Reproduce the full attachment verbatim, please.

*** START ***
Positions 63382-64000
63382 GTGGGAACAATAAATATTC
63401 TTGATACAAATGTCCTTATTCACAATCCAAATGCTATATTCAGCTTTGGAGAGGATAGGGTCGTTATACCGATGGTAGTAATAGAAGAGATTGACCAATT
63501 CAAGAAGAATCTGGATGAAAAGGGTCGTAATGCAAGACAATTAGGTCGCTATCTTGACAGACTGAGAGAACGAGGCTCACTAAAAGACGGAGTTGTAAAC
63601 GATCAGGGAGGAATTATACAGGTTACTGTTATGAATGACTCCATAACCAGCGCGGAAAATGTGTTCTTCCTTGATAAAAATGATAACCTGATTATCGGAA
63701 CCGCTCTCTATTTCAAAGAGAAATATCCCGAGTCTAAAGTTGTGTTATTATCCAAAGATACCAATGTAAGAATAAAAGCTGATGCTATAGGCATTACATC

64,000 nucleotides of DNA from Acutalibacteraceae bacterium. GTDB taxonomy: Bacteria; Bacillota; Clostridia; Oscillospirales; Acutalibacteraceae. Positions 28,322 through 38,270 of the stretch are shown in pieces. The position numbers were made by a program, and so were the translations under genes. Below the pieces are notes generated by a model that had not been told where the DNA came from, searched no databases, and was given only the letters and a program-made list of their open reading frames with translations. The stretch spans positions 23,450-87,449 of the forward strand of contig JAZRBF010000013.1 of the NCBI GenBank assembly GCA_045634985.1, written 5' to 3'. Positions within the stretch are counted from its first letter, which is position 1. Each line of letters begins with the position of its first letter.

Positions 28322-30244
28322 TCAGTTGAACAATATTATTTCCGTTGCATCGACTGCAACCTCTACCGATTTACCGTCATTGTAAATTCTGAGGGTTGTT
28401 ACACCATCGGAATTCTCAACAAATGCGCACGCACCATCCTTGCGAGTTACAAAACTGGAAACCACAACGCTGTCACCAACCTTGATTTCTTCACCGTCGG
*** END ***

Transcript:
Positions 63382-64000
63382 GTGGGAACAATAAATATTC
63401 TTGATACAAATGTCCTTATTCACAATCCAAATGCTATATTCAGCTTTGGAGAGGATAGGGTCGTTATACCGATGGTAGTAATAGAAGAGATTGACCAATT
63501 CAAGAAGAATCTGGATGAAAAGGGTCGTAATGCAAGACAATTAGGTCGCTATCTTGACAGACTGAGAGAACGAGGCTCACTAAAAGACGGAGTTGTAAAC
63601 GATCAGGGAGGAATTATACAGGTTACTGTTATGAATGACTCCATAACCAGCGCGGAAAATGTGTTCTTCCTTGATAAAAATGATAACCTGATTATCGGAA
63701 CCGCTCTCTATTTCAAAGAGAAATATCCCGAGTCTAAAGTTGTGTTATTATCCAAAGATACCAATGTAAGAATAAAAGCTGATGCTATAGGCATTACATC

64,000 nucleotides of DNA from Acutalibacteraceae bacterium. GTDB taxonomy: Bacteria; Bacillota; Clostridia; Oscillospirales; Acutalibacteraceae. Positions 28,322 through 38,270 of the stretch are shown in pieces. The position numbers were made by a program, and so were the translations under genes. Below the pieces are notes generated by a model that had not been told where the DNA came from, searched no databases, and was given only the letters and a program-made list of their open reading frames with translations. The stretch spans positions 23,450-87,449 of the forward strand of contig JAZRBF010000013.1 of the NCBI GenBank assembly GCA_045634985.1, written 5' to 3'. Positions within the stretch are counted from its first letter, which is position 1. Each line of letters begins with the position of its first letter.

Positions 28322-30244
28322 TCAGTTGAACAATATTATTTCCGTTGCATCGACTGCAACCTCTACCGATTTACCGTCATTGTAAATTCTGAGGGTTGTT
28401 ACACCATCGGAATTCTCAACAAATGCGCACGCACCATCCTTGCGAGTTACAAAACTGGAAACCACAACGCTGTCACCAACCTTGATTTCTTCACCGTCGG